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Newcastle Disease

  • D. J. Alexander

Part of the Developments in Veterinary Virology book series (DVVI, volume 8)

Table of contents

  1. Front Matter
    Pages i-xiii
  2. D. J. Alexander
    Pages 1-10
  3. A. C. R. Samson
    Pages 23-44
  4. Mark E. Peeples
    Pages 45-78
  5. Neil S. Millar, Peter T. Emmerson
    Pages 79-97
  6. D. J. Alexander
    Pages 147-160
  7. J. B. McFerran, R. M. McCracken
    Pages 161-183
  8. H. Vindevogel, J. P. Duchatel
    Pages 184-196
  9. Erhard F. Kaleta, Christine Baldauf
    Pages 197-246
  10. P. B. Spradbrow
    Pages 247-255
  11. D. J. Alexander
    Pages 256-272
  12. D. A. Higgins, K. F. Shortridge
    Pages 273-302
  13. G. Bennejean
    Pages 303-317
  14. G. Meulemans
    Pages 318-332
  15. Garry M. Cross
    Pages 333-346
  16. Denise H. Thornton
    Pages 347-365
  17. Back Matter
    Pages 366-378

About this book

Introduction

Most of the chapters of this book were written during 1987 which was the Diamond Jubilee year of the publication of the first reports of Newcastle disease in 1927. During the intervening years the nature of the Poultry Industry throughout the World has changed, or is in the process of changing, dramatically from one based on small village or farm flocks, frequently kept as a sideline, to an industry based on large flocks, sometimes consisting of hundreds of thousands of birds, run by multinational companies. To all these flocks, both large and small, Newcastle disease poses a considerable threat to their well-being and profitability and it is not unreasonable to state that hardly a single commercial flock of poultry is raised in the world without Newcastle disease having some effect due to actual disease, prophylactic vaccination or restrictions placed on rearing, movement, processing, sale or export of birds and products. In addition, recent years have produced developments in virology and associated biological technology which would have been unbelievable when Newcastle disease virus was first isolated. The economic importance of Newcastle disease virus and its use as a laboratory model has meant that major advances have been quickly applied to the field situation whenever possible and, as a result, a much fuller understanding, not only of the biochemistry and basic virology of the virus but also the ecology, epizootiology, antigenicity, immunology and other important aspects in the control of the disease has been achieved.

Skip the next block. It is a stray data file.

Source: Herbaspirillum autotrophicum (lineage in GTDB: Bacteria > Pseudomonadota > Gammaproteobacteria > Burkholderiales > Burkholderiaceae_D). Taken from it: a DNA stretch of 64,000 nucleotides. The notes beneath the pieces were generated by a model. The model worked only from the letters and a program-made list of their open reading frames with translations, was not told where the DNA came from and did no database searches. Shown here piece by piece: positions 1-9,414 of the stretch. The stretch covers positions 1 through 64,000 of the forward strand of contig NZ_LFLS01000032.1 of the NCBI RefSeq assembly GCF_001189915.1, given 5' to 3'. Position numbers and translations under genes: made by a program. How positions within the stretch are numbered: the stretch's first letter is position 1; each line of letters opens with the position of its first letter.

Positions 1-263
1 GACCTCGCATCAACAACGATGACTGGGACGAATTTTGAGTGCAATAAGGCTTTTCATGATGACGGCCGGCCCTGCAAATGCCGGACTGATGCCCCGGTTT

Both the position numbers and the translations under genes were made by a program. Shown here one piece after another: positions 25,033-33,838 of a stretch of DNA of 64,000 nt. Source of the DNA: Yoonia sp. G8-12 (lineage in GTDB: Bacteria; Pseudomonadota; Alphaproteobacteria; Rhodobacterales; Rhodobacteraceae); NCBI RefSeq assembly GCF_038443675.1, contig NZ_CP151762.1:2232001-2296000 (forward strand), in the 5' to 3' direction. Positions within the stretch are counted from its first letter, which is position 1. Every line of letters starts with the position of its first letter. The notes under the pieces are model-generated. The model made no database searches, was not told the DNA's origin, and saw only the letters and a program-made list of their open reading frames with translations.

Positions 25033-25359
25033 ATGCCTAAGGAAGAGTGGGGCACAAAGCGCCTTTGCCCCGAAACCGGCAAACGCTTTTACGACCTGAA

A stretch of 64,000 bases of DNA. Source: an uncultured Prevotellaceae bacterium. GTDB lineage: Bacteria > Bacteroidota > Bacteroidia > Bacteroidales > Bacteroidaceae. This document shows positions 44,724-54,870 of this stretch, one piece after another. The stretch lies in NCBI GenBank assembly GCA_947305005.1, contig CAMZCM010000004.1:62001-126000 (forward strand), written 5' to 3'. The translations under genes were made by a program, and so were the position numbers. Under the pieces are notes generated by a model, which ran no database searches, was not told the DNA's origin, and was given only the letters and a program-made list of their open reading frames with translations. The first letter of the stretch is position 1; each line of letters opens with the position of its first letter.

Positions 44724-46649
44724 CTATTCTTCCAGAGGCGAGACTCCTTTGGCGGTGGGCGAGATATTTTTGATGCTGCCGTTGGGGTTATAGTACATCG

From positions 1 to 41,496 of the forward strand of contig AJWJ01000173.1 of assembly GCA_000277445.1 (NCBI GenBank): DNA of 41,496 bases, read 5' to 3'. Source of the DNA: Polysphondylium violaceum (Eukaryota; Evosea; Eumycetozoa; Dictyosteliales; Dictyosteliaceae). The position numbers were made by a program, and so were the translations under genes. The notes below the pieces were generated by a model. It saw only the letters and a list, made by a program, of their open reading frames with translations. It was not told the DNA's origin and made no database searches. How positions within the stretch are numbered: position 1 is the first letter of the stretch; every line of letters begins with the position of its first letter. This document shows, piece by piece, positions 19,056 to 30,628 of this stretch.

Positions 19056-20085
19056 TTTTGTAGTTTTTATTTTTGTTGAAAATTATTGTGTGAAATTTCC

Keywords

antibody antigen diagnosis ecology immunology vaccination vaccine virology virus

Editors and affiliations

  • D. J. Alexander
    • 1
  1. 1.Central Veterinary LaboratoryNew Haw, Weybridge, SurreyUK

Bibliographic information

  • DOI https://doi.org/10.1007/978-1-4613-1759-3
  • Copyright Information Springer-Verlag US 1988
  • Publisher Name Springer, Boston, MA
  • eBook Packages Springer Book Archive
  • Print ISBN 978-1-4612-8987-6
  • Online ISBN 978-1-4613-1759-3
  • Series Print ISSN 0924-5359
  • Buy this book on publisher's site